I use gPodder to pull podcasts for all my listening pleasure at work. I had been using gnome-mplayer to listen to them but after a recent re-install, gnome-mplayer started to hanging every when I pause the playback. Gmplayer works fine so I know that mplayer, by itself, is not the problem but that doesn’t have a systray icon to make it easy to click and pause playback.
Since I’m so frequently using emacs, I thought to myself “I wonder if I can do this in emacs?” Of course, I can. Enter emms.
1 emms Configuration
Based on a little bit of research, I decided to use mplayer as the backend. The setup is pretty easy. This is what I’m using based on this blog post.
;; emms (require 'emms-player-mplayer) (require 'emms-source-file) (require 'emms-source-playlist) (setq emms-player-mplayer-command-name "mplayer" emms-player-mplayer-parameters '("-slave") emms-player-mpg321-command-name "mpg123" emms-player-list '(emms-player-mplayer emms-player-mplayer-playlist emms-player-mpg321 emms-player-ogg123))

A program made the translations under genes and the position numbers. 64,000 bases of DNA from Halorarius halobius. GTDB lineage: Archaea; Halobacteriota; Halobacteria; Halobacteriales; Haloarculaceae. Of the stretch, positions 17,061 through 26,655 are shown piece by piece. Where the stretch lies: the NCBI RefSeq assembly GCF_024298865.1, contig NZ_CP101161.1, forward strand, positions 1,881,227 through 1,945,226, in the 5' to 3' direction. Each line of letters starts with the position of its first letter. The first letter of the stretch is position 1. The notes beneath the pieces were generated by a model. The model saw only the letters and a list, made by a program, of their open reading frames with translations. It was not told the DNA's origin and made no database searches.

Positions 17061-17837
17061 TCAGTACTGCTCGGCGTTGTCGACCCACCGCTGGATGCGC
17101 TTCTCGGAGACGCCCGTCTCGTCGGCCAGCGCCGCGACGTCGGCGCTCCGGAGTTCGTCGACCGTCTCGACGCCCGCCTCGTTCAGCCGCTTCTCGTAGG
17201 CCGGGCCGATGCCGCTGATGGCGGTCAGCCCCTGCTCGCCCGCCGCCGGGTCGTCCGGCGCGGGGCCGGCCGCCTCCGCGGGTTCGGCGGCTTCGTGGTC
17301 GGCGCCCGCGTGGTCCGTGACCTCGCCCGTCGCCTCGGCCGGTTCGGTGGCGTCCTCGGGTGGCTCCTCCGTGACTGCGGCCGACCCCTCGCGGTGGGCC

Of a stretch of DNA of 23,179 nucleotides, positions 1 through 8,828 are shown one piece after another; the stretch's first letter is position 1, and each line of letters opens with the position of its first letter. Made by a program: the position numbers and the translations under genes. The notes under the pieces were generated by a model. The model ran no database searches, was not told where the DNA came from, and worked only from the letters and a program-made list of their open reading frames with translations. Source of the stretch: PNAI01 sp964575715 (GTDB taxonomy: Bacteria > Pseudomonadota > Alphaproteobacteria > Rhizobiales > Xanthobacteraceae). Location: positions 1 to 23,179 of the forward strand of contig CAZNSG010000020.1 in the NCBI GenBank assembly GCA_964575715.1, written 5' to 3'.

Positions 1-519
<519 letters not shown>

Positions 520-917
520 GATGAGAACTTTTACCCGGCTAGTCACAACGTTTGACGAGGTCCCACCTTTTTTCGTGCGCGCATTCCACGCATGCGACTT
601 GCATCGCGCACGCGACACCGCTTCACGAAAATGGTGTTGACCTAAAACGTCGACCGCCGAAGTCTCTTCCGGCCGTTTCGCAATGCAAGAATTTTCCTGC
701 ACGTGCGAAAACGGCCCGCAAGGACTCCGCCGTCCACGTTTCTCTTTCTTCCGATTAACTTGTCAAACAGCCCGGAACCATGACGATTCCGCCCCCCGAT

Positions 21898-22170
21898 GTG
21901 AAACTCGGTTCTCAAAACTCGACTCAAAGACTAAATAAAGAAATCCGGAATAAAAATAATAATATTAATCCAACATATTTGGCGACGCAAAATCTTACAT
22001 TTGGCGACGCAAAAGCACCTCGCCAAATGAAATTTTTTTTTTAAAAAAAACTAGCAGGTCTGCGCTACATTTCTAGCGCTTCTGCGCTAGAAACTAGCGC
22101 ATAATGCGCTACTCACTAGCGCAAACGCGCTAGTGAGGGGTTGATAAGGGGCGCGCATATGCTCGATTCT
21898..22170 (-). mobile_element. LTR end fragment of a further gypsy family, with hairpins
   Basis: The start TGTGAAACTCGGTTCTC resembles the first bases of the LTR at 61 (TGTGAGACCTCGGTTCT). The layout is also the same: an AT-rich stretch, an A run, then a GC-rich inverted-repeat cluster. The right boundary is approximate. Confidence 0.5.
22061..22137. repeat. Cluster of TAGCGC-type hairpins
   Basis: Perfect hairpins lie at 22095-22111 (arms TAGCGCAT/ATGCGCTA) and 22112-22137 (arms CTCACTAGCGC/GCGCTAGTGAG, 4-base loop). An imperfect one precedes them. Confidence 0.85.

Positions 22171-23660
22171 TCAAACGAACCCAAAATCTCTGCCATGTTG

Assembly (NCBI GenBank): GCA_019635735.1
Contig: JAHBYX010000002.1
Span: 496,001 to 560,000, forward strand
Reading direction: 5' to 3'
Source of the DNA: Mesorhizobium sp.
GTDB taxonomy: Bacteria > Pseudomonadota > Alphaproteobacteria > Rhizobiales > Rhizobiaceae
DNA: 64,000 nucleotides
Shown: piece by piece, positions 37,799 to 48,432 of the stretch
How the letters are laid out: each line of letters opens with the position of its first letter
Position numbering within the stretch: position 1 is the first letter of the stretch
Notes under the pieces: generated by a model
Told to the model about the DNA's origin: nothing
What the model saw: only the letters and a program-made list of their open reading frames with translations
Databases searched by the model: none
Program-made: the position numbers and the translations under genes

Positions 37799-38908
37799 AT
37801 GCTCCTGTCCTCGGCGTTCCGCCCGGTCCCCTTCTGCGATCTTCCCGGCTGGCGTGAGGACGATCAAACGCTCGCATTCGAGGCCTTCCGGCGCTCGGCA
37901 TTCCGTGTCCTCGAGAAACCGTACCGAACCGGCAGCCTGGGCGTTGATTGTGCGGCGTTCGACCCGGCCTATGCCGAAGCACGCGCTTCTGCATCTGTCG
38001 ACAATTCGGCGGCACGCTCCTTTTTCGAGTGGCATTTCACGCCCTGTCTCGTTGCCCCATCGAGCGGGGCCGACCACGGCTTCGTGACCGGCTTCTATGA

2 gPodder Configuration
Now that I can listen to the music via emacs, I need to tell gPodder how to feed the podcasts into emms. It’s simple to add them to playlist from outside of emacs with this:
emacsclient --server-file=work --eval '(emms-add-file "TD140.mp3")'
$HOME/.config/gpodder/gpodder.conf, you can set the
setting. gPodder replaces the
%U with the file name. … In
theory. In practice, gPodder only replaces
%U if it’s at the end of
the line. That means I needed to write a quick wrapper.
my $file = shift @ARGV;
my $emacs = "emacsclient --server-file=work";
my $command = "$emacs --eval '(emms-add-file \"$file\")'";
I run emacs in daemon mode (with TCP). If you don’t, you’ll want to
And you’re done. Happy listening.